Medicaid Fee for the Obese, Smokers and Diabetics
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image by Josh Sommers

A carrot or a stick, which one is better to get people do something they may not want to do?

That was the big question during one of the sessions I attended at SXSW on employee wellness programs. I believe the title of the session was “Employee Wellness: Farce or Untapped Potential”.  Most of us in the room, of course, believed that it was the later and not the former.  After all, as someone pointed out, if your employer is paying a large portion of your health insurance costs shouldn’t they have some sort of input into your health behaviors as well? And, after trying to get employees to move in the right direction with incentives like free healthy snacks and weight loss contests without wide scale success, many are going with the stick approach by charging smokers and the overweight more for insurance or withholding money from healthcare reimbursement accounts.

But what if the state, the government, is your health insurer? It seems in Arizona they want to start charging adult Medicaid recipients an annual fee of $50 if they are smokers, obese or diabetic.

At first glance, this doesn’t seem like such a bad idea. After all, this is the direction of the private sector.  Obesity and its resulting health complications cost our country $147 billion a year. With tight budgets, why shouldn’t those who continue to lead unhealthy lifestyles contribute a little extra?

Yet, those on Medicaid are already our lowest income citizens. You don’t go on Medicaid for the heck of it. You do it because you have no other choice. I should know, we were on Medicaid when I was a child. My mom, divorced and diagnosed with cancer, couldn’t work. It was our only option for a period of time.  So how effective is a $50 a year fee going to be on those who can least afford it? Will it force them not to sign up and, therefore, not receive any preventative care at all?

What about access to the tools needed to treat obesity, smoking and manage diabetes? For example, our lowest income areas are often those without access to quality food. “Food deserts” they are called. You can get soda and fast food easily and inexpensively but in these areas it’s nearly impossible to get fresh fruits and vegetables. In these conditions, how do you follow the doctor’s recommendation to lose weight? Combine that with lack of access to safe places to exercise or lack of resourcse to help someone learn how to exercise effectively and you’re setting someone up for failure.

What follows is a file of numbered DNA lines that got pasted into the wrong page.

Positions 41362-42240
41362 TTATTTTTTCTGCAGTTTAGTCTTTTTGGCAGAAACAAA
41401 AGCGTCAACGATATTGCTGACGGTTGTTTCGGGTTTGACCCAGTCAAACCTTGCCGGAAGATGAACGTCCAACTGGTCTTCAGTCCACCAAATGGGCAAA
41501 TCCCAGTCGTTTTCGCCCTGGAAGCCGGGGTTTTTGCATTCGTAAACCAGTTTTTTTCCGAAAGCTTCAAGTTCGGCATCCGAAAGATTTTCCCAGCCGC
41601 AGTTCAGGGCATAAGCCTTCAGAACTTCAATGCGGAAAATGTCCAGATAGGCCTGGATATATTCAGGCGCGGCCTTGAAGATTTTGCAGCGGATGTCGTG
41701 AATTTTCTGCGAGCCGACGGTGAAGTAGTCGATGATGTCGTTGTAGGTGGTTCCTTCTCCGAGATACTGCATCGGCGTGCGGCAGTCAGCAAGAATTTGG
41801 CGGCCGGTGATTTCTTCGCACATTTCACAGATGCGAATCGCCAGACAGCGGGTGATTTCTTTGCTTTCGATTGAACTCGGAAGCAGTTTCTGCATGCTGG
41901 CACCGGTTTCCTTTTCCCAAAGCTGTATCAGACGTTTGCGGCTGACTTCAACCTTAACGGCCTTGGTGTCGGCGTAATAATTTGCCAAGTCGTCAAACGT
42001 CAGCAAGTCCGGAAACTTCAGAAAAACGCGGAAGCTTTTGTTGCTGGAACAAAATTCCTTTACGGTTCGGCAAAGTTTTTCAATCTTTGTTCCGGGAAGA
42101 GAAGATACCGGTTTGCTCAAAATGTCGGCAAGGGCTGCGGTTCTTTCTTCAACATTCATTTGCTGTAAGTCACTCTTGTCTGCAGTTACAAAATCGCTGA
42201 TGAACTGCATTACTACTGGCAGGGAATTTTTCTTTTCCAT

And then there is my pet peeve-lumping all diabetics together. While type 2 diabetes is mainly driven by lifestyle factors, type 1 is not.  Although, I must admit, I know type 1’s who don’t eat right, don’t exercise, are overweight and actually have been given medication commonly used to treat type 2 diabetes because they have developed insulin resistance. So is there some other factor or measurement that would be used to administer the fee, like A1C?

I understand what they are trying to do. I understand the cost burden these conditions put on the system. Yet without the resources to help people defeat these conditions and change behaviors how effective is it really going to be? While private employers are assessing fees they are also offering education programs, onsite fitness classes, smoking cessation programs and onsite Weight Watchers meetings.  It’s not fair to impose a penalty without giving people the tools to change.  To the best of my knowledge, these components aren’t a part of Arizona’s plan.

So what can a state do with limited resources and a diverse population in need of help? Here are my thoughts:

  • Give vouchers for healthy foods (akin to WIC) in addition to current dollars in food assistance.
  • Tax fast food establishments in food deserts. Use the money to fund community gardens or tax incentives to fresh food vendors.
  • Upkeep and investment in parks and recreational trails. Make it easier and safer to participate in outdoor activities.
  • Expand the wellness visit provision currently available to Medicare recipients. This will give Medicaid recipients more access to registered dieticians, exercise professionals and diabetes educators.
  • Bring physical education back to the schools. Today’s overweight children are tomorrow’s obese adults.

Those are my thoughts. What are yours?

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